It's been a few weeks since DICE 2010 wrapped up, but this week's events concerning Infinity Ward and Activision have sadly delayed me from publishing some of the interviews I conducted there. One of the most fascinating was with Epic Games president Mike Capps, who I caught up with after he'd finished awarding the winners of the latest Make Something Unreal contest. We talked about the state of PC modding, its decline and what can be done about it, whether Epic Games is really interested in working on the iPhone, and when we can expect to see Unreal Engine 4.
To see the entire lineup of winners for Make Something Unreal, check out the official page.
G4: So talk to me about what the "Make Something Unreal" contest here at DICE was, who won, and how did you guys go about picking those winners?
Mike Capps: The contest is basically a way to get folks making lots of different content for Unreal Tournament. We started almost two years ago now and five different phases of competition, where it was best character model, best school entry for [a] capture-the-flag level -- I mean just all certain ways to get folks using tools, seeing what can be done with it, because we like being able to show this isn't Epic's brilliant character model, this is kids at home who are starting school or haven’t done any professional work and [show] what they can do with our engine. It's for us to show how easy the engine is and also keeps that mod community alive because it's certainly, as PC gaming has been dipping, the mod community has kind of been dipping with it and we think it's vital. So many our best hires came from the mod community. I need those guys. Even if I don't hire them, my licensees need them, so I want that mod community to still be going.
The judging process has mostly been our guys at Epic, so our best character modelers are the ones sitting there looking at the characters seeing what's good and bad about them. I think the most frustrating thing for us has been playing these games phase after phase and we haven't been allowed to give any feedback, and it's just so painful 'cause we see somebody biting off too much, or just polish that one thing really well instead of taking on both things, and it's like it can be so much better, I mean, of course we got a lot of ego...we think we know what we're doing in game design, right?
But the best thing about having this contest, part of it is seeing the looks on those guys' faces when they're like, "Wow! I'm talking to Mike Capps and all these other people in the industry." But it's to be able to give them all the volumes of feedback for all those guys. I think The Ball came in number two and that's a really neat game, its got [Xbox] Live Arcade written all over it.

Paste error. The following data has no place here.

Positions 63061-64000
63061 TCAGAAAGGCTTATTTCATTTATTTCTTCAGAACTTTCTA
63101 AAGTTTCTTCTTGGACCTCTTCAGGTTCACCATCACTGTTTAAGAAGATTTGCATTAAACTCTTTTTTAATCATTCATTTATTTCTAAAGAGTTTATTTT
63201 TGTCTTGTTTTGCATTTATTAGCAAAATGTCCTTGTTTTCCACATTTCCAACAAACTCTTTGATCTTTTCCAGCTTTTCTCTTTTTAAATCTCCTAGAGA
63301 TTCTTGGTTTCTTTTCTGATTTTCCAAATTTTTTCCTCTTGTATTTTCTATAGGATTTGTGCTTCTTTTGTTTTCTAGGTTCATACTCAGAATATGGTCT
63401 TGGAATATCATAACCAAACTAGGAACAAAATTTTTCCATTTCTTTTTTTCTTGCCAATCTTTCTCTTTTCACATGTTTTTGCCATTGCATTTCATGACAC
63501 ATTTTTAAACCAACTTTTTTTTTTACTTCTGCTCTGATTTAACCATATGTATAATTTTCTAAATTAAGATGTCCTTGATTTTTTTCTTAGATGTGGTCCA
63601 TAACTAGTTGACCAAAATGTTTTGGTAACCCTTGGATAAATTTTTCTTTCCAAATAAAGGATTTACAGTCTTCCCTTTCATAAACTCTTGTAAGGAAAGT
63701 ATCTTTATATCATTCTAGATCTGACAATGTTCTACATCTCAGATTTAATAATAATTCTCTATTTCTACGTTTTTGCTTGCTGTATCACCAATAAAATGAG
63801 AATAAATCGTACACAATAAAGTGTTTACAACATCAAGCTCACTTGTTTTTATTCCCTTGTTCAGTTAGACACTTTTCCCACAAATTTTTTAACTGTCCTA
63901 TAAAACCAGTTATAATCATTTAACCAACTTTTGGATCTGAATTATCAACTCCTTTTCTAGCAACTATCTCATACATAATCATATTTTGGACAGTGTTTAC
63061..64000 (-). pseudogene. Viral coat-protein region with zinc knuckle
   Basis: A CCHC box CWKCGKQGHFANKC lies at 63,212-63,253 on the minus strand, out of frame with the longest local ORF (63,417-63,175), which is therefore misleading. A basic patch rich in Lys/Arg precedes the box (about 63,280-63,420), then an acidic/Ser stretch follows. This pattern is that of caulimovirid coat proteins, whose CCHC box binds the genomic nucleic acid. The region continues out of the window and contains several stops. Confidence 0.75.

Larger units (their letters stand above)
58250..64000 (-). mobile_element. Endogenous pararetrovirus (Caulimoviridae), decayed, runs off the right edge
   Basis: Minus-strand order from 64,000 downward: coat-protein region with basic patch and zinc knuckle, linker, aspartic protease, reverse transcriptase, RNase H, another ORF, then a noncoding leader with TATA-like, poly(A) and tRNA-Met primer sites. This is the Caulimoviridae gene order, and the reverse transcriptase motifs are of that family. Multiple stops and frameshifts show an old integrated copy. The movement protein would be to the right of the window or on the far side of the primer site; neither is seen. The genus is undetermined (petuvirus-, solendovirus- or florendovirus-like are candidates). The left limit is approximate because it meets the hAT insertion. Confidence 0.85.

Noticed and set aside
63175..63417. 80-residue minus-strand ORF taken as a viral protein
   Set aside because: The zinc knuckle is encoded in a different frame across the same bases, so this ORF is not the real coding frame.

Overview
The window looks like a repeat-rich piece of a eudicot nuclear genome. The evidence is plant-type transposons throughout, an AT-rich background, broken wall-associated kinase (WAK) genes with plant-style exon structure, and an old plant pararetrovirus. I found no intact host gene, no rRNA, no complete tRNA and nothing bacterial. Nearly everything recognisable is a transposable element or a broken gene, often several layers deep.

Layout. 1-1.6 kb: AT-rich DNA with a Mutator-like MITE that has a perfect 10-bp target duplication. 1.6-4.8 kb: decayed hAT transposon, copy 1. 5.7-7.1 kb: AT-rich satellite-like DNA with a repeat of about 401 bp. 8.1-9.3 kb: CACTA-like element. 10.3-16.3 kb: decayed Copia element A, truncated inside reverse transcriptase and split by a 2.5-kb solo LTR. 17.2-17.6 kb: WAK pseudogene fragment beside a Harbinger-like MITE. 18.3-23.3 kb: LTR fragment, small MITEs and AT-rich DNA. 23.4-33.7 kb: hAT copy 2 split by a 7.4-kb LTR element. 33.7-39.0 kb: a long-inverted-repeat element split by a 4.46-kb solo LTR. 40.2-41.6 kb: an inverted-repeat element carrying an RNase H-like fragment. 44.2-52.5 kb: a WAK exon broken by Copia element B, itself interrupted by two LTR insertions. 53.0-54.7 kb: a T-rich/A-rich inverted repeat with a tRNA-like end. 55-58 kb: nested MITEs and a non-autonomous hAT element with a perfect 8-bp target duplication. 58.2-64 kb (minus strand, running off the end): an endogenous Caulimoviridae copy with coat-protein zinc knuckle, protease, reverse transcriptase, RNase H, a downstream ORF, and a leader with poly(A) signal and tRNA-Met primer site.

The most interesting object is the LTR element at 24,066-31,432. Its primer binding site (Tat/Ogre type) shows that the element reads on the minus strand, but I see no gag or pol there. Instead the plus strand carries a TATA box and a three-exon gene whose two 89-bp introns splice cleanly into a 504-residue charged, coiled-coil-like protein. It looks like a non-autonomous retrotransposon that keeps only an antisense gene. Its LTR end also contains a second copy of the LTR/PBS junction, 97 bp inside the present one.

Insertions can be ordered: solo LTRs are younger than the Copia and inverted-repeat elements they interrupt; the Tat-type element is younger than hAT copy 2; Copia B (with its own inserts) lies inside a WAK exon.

G4: I saw that video, it did have something you could see as a downloadable experience.
Capps: Yeah, it's a neat puzzle game. It's not multiplayer, [but] I mean it could have a really neat horde mode where you take the ball and you’re slamming it around as monsters are coming in all directions. And I played it for like 30 minutes, when they're like, "We have to keep judging, stop playing!" Which is what you just want -- that little addictive experience. So I can't wait to give them some feedback and see these guys really go commercial release, that should be awesome for them. I mean, Tripwire has done really well. They did Red Orchestra and they won the last one and we've kind of created a game company with Make Something Unreal that's a really neat feeling. We do a lot of getting an engine to a new studio and say, "Yeah, okay, it's some developers that have never worked together as a team before," but we know these are solid developers...we'll sneak them a copy of the engine and help them, maybe introduce them to a few publishers. We're all game nerds, so it's nice to see new studios be created.
G4: You want to us to play cool new games, and any way you can somehow foster that....
Capps: Sure, that's part of what the engine does for us. Mass Effect 2, those guys know how to write tech, they've got their own engines, but they can start with our stuff and make a better game because they don't have to worry about physics and sound systems and whatever else. They can make a dialogue engine on top of Unreal Engine 3 and make it a much better game as a result by starting a couple steps higher, so to speak. So as a gamer nerd, I'm playing Mass Effect 2 and I love it and I'm really glad to see that we can help that. They don't have to re-write cover systems because we already have a good cover system.
G4: To that point, I was talking to Randy Pitchford and one thing he was getting excited about was that this generation of hardware and technology seems to be extended out a couple years longer, and right about now they should be talking about whatever new piece of hardware that we're going to buy. It's made him very excited that he can plan out a 2-3 year game and not worry about the technology anymore, because everyone is mostly over that hurdle and can just focus on the game.